The Trade Union Congress – a group of trade unions representing around 6.2 million UK workers – has today issued a report highlighting the methods used by many unscrupulous employers to avoid paying their workers the National Minimum Wage.
The report highlights the use of bogus self-employment and employment intermediaries (such as using agency workers) as common tactics used by employers looking to avoid paying the Minimum Wage. To address this and other common avoidance techniques, the TUC recommends an extra £1 million per year is earmarked to tackle the problem, and 100 extra wage inspectors hired to investigate offending businesses.
More stringent penalties are also called for to punish those who flout the rules, including fines of up to £75,000 and criminal prosecutions.
Frances O’Grady, General Secretary of the TUC, said:
“Failing to pay the minimum wage is an antisocial act that squeezes those workers who have the least. There should be no hiding place for cheapskate bosses who try to cheat their workers out of the minimum wage.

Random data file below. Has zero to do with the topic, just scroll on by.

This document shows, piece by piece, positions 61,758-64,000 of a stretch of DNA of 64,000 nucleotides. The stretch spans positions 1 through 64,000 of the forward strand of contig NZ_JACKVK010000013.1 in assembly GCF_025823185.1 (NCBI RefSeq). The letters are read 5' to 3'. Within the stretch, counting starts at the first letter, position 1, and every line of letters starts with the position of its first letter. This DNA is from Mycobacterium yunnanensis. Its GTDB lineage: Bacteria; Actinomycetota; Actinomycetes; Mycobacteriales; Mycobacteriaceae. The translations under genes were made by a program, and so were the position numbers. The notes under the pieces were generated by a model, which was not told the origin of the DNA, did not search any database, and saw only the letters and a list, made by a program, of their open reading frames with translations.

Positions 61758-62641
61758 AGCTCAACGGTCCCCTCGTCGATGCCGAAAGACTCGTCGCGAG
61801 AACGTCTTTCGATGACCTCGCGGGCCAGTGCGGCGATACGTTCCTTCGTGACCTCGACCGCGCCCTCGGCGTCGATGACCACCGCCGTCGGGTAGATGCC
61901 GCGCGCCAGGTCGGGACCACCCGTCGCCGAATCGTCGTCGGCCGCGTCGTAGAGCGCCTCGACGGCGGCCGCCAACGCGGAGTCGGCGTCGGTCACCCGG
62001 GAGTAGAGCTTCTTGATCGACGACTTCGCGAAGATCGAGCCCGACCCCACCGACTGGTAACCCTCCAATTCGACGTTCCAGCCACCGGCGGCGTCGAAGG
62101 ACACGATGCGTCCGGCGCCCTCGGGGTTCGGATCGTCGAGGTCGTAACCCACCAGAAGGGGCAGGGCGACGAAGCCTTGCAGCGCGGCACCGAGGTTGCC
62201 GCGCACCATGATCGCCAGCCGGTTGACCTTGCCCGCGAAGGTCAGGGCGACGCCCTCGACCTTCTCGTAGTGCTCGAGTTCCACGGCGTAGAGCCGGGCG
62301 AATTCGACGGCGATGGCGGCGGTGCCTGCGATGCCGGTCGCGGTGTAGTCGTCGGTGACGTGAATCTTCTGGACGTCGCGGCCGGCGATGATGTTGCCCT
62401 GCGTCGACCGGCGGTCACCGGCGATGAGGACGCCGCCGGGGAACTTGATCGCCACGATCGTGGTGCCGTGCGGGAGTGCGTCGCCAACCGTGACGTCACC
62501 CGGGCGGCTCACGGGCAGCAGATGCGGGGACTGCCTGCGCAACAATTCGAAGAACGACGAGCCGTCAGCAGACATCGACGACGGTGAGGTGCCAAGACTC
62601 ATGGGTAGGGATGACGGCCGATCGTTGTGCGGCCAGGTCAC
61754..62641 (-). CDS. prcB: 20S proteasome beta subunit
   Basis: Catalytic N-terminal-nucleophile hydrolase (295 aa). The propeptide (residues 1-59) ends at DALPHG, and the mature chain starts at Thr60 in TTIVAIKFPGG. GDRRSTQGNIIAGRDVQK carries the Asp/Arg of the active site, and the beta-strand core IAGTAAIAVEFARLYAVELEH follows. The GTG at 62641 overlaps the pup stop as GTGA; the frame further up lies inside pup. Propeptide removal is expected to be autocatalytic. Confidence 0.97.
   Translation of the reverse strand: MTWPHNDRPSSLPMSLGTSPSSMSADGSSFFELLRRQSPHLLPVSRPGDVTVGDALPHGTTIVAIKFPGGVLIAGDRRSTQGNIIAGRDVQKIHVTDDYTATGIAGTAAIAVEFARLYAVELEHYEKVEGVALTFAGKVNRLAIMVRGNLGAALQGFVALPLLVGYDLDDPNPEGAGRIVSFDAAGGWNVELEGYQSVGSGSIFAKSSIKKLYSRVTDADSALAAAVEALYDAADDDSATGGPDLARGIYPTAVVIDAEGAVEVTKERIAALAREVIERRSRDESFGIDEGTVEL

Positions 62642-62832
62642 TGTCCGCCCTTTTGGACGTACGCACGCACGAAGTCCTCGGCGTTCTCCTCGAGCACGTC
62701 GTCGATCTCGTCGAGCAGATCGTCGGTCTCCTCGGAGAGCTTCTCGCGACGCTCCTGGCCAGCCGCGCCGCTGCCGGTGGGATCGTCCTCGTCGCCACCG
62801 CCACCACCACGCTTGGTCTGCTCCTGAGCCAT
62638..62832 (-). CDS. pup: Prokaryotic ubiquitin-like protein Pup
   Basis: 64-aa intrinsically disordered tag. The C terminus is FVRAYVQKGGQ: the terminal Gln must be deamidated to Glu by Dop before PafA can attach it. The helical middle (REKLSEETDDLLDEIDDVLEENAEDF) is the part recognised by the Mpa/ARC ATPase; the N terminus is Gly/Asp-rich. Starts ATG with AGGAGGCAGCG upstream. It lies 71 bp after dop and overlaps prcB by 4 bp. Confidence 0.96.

“We must engage in a constant battle to ensure that every worker gets at least the minimum. It is clear that some employers are actively looking for new ways not to pay even the legal minimum.
“There should be a broad consensus between political parties, good employers and trade unions that the minimum wage must always be enforced effectively. We urge everyone to support the TUC’s plan for ensuring continuous improvement to the minimum wage system.”
The Government already uses IR35 legislation to tackle false self-employment – however investigations under IR35 rules are lengthy and uncommon, and usually punish the employee or contractor, rather than the employer.
You can read the full report here.